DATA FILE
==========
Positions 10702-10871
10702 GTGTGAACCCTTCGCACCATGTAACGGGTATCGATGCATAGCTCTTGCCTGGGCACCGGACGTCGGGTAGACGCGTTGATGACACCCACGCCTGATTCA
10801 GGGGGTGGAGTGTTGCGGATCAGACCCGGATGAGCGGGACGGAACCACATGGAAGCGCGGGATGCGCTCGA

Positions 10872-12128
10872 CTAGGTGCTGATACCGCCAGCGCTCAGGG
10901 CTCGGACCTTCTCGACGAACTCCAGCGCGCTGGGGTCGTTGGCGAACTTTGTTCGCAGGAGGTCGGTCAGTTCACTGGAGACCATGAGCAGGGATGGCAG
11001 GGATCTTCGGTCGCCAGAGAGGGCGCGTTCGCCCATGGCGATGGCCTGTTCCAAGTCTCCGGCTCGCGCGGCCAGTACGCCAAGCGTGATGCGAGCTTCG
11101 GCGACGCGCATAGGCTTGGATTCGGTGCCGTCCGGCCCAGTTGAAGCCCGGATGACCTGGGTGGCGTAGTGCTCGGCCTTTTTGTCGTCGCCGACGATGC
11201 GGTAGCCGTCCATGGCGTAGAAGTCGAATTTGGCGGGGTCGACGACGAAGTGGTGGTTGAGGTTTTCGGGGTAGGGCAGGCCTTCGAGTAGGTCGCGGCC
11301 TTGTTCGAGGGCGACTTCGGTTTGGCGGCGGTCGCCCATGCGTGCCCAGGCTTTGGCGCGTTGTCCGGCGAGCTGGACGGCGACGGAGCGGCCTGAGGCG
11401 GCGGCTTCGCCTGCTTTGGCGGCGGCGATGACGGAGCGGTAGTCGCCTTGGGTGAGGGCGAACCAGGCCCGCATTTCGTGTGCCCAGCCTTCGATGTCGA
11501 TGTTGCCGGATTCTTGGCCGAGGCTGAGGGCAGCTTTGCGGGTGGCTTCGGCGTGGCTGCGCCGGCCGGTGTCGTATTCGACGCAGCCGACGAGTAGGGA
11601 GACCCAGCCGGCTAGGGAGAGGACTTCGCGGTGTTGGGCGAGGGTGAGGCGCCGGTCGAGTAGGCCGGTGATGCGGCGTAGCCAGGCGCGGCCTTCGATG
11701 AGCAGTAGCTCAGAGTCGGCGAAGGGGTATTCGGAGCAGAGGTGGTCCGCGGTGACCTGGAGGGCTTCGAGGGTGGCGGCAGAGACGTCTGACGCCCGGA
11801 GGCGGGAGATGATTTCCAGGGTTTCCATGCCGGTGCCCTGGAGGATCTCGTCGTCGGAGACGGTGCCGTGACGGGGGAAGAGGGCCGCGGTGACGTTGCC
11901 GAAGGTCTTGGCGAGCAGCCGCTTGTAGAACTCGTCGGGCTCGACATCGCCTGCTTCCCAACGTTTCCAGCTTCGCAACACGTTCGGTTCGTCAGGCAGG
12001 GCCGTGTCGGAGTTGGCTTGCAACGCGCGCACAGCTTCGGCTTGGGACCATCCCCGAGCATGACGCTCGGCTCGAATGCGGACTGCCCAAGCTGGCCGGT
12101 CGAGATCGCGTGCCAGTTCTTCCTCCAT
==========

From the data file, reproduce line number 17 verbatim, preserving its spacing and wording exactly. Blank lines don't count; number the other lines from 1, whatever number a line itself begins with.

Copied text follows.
12001 GCCGTGTCGGAGTTGGCTTGCAACGCGCGCACAGCTTCGGCTTGGGACCATCCCCGAGCATGACGCTCGGCTCGAATGCGGACTGCCCAAGCTGGCCGGT